One of the world's leading broadcasters
Since its inception, the BBC has been one of the world's leading broadcasting organisations. It remains so today – one if the few examples of British institutions to retain such a position for 80 years. Its public service mission - to inform, educate and entertain - is as pertinent today as it has ever been.
Size is not the only criterion by which its leadership should be measured but its scale is remarkable. It is one of the largest broadcasters in the world, in terms of the number of people employed. It employs 2,000 journalists, making it the largest single news organisation in the world; it operates the widest-reaching international news gathering network of any broadcaster, with 44 news bureaux and correspondents in nearly every country of the world. The BBC generates a daily output of approximately 120 hours of radio and television plus its online news coverage. It operates in 33 languages around the world.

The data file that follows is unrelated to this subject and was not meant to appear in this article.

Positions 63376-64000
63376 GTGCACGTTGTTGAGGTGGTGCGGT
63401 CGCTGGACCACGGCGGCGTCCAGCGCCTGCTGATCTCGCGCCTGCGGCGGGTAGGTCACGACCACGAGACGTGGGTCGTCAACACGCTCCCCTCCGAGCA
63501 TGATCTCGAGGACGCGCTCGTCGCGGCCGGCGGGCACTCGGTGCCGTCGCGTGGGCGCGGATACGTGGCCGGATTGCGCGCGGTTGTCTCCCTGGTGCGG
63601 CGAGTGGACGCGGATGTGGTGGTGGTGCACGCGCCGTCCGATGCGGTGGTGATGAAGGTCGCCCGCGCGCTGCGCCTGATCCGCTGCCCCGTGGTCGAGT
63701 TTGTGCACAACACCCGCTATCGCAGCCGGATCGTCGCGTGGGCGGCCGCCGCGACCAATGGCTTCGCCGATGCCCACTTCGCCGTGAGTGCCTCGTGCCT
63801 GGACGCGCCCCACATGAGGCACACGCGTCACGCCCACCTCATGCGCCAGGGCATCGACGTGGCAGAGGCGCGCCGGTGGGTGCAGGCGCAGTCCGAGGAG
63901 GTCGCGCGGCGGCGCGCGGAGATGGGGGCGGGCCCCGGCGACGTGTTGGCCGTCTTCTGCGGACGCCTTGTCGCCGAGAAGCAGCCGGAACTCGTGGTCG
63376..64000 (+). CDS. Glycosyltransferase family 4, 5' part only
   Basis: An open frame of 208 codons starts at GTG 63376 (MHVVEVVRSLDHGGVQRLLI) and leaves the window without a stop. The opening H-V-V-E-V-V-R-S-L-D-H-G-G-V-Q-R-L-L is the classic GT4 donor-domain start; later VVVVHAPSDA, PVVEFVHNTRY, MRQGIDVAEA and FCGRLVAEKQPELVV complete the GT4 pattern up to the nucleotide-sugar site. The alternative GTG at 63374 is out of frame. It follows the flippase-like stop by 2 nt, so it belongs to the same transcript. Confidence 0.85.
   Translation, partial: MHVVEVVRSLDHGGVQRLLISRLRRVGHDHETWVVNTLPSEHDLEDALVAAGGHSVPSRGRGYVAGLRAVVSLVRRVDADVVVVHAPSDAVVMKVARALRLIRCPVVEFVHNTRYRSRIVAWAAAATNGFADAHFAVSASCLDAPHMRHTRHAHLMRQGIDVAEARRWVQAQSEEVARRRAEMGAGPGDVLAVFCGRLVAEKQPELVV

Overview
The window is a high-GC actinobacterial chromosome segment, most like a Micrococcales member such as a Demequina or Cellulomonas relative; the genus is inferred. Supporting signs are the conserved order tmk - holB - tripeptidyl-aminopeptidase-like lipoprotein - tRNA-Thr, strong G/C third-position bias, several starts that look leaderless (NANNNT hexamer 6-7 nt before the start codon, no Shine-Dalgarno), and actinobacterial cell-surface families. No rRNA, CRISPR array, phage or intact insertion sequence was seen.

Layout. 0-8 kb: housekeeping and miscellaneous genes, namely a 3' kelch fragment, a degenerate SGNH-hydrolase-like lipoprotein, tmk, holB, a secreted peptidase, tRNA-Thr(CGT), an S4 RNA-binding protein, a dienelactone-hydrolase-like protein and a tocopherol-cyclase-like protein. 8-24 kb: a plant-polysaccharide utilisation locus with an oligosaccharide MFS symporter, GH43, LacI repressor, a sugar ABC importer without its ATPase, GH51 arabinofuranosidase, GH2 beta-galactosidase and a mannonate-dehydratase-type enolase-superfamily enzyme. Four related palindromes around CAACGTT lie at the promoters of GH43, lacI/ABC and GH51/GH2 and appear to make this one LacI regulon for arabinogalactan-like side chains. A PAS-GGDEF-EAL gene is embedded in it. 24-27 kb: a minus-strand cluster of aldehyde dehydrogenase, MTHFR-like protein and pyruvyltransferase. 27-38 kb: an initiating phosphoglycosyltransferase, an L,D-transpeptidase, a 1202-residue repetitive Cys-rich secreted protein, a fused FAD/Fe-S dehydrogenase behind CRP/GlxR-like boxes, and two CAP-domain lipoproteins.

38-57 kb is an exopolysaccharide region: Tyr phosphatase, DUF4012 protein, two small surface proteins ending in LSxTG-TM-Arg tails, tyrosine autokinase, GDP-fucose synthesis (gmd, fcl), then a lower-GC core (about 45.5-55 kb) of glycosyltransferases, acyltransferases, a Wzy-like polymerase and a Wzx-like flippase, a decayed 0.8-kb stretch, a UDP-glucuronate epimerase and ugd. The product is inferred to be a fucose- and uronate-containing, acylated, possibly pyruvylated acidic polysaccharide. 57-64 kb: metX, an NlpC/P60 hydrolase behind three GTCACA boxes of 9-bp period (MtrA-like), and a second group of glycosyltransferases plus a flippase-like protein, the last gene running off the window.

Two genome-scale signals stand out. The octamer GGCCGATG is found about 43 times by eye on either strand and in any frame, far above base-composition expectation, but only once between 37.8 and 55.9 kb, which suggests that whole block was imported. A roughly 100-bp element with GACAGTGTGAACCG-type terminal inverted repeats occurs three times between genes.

In a global sea of news, where anyone can be a journalist, broadcaster and publisher, trust matters.
In an era of fake news and “post-truth”, trusted, impartial news services - that are publicly accountable - are vital. Few brands of news provider are trusted as much as the BBC.
If soft power is important to the UK, then the BBC is essential. For more than 80 years, it has reached across the world. The BBC World Service reaches 246 million people each week. BBC Online is one of the world's 100 most popular websites. One seriously important recent decision: to expand the coverage of the World Service.
The BBC is also one of the top salesmen of British intellectual property. In 2016, it was one of the world’s leading producers of content, with more than 340 new programmes produced. It is also the nation's lead player on the world media stage, and one in which we have spent many decades investing in it a competitive advantage. Currently the BBC spends £1.1bn each year in the wider UK creative economy.
Read the full BBC Annual Report